Quantcast
Home / Commentary / Blogs / Bev Butula / International Law in U.S. Courts

International Law in U.S. Courts

If you are ever looking for discussion of international law within U.S. Courts, the American Society of International Law may have the site for you. i.Lex is an online database “of select U.S. court cases and related materials is designed to serve as a practical resource for members of the judiciary and other legal professionals to identify and understand how international law is interpreted and applied by U.S. courts at both the federal and state level.” The site is not an exhaustive listing of cases, but rather significant decisions. The FAQ section outlines the criteria used for selecting the cases.

The website has a nice design. It allows the researcher to select by topic, jurisdiction, treaty, court and/or statute. There is also a search box for keyword queries. Topics range from due process, to international environmental law, to tax laws. Treaties include NAFTA, the Berne Convention, and the UN Convention on the Law of the Sea.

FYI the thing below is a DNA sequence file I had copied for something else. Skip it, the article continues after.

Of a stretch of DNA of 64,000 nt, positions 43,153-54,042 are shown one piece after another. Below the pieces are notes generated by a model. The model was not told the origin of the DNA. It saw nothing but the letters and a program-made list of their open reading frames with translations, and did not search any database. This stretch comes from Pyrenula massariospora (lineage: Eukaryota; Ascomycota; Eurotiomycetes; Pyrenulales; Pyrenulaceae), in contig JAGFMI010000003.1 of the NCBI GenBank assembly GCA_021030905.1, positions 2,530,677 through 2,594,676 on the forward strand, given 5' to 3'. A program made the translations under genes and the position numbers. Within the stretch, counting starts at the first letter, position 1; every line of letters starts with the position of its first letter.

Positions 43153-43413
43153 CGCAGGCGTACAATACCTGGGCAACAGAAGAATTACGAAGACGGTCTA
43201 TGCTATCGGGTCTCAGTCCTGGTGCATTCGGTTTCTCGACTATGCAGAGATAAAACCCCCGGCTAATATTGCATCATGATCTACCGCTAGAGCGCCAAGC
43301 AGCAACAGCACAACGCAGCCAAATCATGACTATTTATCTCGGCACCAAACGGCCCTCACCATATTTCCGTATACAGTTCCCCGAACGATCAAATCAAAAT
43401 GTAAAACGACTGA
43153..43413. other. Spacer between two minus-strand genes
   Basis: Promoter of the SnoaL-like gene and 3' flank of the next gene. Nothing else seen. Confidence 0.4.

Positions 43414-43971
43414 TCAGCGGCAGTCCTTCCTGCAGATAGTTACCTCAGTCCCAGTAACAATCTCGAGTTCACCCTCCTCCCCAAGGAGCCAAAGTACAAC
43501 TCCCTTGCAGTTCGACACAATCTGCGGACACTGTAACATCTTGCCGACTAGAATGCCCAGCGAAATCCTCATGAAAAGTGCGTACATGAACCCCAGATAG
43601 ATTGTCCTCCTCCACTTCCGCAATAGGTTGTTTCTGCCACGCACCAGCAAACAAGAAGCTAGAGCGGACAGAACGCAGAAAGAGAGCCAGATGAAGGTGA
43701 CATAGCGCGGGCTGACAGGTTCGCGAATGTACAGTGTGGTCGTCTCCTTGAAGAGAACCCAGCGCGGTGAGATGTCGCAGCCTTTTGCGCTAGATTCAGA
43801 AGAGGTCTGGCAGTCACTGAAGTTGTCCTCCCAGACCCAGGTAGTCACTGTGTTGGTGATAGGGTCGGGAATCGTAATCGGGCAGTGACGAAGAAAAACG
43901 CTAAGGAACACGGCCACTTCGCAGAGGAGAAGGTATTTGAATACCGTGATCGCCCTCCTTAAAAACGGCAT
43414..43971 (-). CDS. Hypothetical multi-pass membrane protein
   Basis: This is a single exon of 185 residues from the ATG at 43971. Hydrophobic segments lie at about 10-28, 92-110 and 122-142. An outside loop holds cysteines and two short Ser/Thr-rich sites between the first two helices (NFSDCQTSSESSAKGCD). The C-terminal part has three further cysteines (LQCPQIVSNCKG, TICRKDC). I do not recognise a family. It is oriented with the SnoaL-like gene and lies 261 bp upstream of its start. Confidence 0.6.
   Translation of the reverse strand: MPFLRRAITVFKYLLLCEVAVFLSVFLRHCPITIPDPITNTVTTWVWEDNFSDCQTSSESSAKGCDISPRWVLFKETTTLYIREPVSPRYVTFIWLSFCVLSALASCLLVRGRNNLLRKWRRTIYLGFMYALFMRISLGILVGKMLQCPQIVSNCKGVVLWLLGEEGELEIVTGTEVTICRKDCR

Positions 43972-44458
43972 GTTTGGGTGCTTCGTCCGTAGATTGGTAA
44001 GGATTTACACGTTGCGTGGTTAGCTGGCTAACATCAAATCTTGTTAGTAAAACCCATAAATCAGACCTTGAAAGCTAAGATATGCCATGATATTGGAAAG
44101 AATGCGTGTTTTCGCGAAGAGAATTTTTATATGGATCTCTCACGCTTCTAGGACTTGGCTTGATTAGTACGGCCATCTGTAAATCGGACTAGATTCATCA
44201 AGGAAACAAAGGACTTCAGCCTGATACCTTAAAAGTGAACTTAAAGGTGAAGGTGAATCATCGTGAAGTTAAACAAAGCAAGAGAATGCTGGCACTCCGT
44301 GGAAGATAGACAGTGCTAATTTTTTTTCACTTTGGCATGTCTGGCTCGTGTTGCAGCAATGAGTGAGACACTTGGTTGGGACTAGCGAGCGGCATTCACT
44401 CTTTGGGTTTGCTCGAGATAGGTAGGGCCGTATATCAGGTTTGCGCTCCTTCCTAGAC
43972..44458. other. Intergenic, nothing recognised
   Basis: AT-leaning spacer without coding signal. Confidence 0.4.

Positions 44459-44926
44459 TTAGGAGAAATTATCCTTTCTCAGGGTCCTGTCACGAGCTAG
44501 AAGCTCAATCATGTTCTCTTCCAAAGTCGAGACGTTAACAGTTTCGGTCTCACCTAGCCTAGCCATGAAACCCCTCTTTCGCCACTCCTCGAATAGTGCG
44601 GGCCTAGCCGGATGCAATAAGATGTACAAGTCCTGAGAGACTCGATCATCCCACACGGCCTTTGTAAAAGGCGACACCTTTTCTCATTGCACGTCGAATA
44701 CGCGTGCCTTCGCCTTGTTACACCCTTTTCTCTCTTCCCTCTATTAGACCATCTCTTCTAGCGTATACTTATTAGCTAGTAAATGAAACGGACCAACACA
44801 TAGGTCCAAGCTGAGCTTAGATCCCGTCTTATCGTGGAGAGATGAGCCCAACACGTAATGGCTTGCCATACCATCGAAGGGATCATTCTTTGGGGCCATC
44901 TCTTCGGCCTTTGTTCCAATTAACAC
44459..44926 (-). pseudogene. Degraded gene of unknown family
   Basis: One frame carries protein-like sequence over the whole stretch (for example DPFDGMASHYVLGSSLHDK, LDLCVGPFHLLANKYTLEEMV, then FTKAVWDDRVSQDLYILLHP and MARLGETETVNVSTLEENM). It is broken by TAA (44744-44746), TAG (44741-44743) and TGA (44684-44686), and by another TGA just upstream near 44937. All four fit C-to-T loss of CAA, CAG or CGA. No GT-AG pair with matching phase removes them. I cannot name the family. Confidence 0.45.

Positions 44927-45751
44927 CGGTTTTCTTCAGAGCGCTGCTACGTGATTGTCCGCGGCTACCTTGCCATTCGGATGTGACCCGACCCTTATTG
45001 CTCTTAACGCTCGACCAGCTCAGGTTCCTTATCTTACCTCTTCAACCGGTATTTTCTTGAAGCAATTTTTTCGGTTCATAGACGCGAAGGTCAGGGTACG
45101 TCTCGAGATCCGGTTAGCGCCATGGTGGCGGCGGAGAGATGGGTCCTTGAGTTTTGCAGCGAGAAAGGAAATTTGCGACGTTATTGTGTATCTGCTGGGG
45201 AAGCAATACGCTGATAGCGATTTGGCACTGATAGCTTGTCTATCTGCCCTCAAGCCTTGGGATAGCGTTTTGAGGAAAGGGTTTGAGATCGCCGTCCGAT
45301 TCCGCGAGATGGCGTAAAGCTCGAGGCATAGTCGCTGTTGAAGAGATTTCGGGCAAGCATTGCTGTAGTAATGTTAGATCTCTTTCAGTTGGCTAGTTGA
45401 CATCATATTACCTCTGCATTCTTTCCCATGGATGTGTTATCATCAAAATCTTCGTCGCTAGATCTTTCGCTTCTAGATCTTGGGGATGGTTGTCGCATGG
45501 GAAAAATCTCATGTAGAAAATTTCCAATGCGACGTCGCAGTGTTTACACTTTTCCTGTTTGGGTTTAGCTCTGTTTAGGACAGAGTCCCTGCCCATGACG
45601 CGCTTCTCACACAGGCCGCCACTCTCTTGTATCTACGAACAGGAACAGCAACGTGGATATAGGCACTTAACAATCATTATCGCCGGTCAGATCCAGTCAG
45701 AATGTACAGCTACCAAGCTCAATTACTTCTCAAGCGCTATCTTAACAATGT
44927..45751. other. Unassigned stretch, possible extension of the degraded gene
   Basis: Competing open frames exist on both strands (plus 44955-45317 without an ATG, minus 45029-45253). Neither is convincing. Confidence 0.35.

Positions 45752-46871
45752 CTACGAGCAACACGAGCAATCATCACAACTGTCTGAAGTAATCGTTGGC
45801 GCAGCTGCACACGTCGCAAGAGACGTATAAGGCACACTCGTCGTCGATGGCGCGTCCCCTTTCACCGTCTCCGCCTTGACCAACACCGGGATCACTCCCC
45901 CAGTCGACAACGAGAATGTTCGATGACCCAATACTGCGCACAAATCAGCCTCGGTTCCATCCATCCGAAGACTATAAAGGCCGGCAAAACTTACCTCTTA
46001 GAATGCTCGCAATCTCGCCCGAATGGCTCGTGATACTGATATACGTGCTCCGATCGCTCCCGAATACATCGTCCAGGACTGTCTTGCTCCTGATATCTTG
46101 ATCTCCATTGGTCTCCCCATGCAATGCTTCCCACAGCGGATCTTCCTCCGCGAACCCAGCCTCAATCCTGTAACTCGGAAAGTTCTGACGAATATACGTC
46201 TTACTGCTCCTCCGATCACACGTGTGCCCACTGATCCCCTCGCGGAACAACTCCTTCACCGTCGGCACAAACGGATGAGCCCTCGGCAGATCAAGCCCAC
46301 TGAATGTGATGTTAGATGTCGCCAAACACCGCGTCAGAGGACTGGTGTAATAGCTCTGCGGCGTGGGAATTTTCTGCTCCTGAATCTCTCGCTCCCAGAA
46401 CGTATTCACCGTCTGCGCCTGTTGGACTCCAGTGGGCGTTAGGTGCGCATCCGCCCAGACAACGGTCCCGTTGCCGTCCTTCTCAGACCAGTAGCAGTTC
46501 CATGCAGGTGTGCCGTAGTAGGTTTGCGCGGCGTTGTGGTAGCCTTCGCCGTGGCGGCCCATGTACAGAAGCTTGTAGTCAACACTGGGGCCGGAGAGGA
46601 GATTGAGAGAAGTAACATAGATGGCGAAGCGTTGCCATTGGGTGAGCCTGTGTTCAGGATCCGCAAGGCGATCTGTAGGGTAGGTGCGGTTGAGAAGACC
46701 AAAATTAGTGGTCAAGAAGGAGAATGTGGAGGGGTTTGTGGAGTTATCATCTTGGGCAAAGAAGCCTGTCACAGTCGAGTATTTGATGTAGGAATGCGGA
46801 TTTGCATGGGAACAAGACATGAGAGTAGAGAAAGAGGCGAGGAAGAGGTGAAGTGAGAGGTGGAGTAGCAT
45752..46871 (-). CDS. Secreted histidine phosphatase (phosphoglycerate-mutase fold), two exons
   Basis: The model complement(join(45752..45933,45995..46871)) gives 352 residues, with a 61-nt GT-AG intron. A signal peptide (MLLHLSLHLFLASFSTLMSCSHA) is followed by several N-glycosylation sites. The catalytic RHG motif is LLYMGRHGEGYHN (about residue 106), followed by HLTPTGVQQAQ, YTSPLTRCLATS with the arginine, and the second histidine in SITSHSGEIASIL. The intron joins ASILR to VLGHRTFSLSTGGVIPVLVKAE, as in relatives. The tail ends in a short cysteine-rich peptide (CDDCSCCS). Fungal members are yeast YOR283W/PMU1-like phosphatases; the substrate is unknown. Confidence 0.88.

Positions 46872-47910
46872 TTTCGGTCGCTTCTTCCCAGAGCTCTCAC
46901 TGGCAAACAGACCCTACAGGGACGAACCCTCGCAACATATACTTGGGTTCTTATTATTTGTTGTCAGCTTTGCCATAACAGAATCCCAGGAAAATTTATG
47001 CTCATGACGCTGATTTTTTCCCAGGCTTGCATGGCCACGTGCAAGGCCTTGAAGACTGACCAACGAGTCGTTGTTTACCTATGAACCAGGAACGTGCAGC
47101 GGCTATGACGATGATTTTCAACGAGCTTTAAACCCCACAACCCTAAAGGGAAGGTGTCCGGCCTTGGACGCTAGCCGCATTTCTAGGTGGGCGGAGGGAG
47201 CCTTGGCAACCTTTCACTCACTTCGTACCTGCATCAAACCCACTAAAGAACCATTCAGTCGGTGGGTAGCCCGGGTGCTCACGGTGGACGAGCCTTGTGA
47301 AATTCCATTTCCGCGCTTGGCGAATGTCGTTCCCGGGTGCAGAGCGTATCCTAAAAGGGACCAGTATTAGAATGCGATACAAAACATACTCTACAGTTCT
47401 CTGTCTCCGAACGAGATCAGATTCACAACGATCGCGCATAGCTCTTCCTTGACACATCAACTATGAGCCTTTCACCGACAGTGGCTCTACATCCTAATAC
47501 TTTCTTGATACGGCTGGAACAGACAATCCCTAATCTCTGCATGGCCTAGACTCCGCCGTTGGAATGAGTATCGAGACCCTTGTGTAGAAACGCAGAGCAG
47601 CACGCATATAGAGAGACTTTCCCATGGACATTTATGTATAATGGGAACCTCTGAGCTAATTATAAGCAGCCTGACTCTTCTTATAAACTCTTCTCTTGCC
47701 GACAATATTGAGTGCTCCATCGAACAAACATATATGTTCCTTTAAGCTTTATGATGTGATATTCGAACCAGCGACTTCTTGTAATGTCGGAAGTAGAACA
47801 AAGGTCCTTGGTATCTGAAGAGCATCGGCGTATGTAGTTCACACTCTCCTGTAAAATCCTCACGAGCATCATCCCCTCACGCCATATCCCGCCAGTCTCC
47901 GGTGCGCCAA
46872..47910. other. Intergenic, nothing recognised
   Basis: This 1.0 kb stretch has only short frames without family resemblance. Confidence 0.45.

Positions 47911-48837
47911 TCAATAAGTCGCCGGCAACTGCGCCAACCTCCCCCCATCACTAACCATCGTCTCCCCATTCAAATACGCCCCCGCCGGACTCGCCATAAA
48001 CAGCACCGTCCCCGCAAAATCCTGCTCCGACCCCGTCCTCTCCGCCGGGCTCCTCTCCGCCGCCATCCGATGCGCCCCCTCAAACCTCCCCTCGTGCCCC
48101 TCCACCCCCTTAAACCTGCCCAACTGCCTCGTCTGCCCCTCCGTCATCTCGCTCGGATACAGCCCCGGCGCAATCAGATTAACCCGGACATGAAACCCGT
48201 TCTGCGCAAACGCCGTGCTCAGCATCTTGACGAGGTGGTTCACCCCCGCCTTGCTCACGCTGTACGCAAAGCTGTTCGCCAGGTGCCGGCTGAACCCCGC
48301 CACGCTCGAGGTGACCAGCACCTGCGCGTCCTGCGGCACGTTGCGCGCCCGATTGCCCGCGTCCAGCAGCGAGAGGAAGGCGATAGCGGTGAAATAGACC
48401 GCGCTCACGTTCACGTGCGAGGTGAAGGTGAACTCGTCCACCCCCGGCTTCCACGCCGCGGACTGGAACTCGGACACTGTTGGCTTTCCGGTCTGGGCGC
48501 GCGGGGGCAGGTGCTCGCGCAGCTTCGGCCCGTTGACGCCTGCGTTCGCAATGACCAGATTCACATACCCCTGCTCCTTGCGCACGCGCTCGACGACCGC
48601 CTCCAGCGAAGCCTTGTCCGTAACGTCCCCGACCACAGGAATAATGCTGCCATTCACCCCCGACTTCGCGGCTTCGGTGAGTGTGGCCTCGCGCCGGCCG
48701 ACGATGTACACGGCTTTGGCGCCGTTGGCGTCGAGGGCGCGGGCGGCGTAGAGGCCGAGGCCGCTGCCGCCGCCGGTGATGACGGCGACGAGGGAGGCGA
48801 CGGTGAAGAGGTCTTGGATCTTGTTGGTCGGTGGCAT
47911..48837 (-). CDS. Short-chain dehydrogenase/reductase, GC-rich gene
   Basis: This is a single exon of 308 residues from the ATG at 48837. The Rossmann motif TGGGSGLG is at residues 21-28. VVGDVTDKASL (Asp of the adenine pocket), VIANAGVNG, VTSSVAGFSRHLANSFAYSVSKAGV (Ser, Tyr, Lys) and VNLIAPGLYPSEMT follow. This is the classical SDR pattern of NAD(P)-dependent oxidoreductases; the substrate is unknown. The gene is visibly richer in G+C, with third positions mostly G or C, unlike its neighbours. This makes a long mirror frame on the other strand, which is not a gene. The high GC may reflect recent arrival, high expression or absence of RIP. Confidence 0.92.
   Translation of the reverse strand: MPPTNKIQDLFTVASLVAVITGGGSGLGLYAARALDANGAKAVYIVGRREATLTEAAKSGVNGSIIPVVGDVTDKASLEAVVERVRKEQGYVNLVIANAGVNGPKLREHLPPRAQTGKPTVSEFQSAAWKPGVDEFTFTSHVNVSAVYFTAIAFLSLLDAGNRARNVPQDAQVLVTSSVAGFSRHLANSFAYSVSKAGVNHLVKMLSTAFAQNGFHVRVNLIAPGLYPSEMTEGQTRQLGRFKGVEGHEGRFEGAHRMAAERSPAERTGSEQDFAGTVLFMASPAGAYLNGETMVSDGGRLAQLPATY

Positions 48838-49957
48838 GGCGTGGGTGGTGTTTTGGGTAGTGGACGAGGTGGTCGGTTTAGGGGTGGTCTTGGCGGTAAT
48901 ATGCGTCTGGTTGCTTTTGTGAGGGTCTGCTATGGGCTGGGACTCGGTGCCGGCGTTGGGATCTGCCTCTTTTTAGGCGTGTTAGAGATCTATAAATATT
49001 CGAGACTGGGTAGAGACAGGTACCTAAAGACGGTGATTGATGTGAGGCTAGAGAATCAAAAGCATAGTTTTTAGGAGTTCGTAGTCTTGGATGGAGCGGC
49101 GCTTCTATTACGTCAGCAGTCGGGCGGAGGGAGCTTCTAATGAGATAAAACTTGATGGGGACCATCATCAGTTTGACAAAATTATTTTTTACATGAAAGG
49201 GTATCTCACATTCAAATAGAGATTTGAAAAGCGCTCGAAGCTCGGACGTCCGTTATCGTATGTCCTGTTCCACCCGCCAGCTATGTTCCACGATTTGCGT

As a sample search, I selected “All U.S. District Courts” and “Convention on Contracts for the International Sale of Goods.” The results list provided two cases. Each link includes the date, citation, a summary, a statement of significance, and a link to the decision.

Also check out the “resource” page for additional international law sites.

One comment

  1. This is an interesting web site. Using a key word search of “George Bush,” “War Crimes” and “Treason,” produced nine relevant documents. Good job on letting us know about this, Bev.

Leave a Reply

Your email address will not be published. Required fields are marked *

*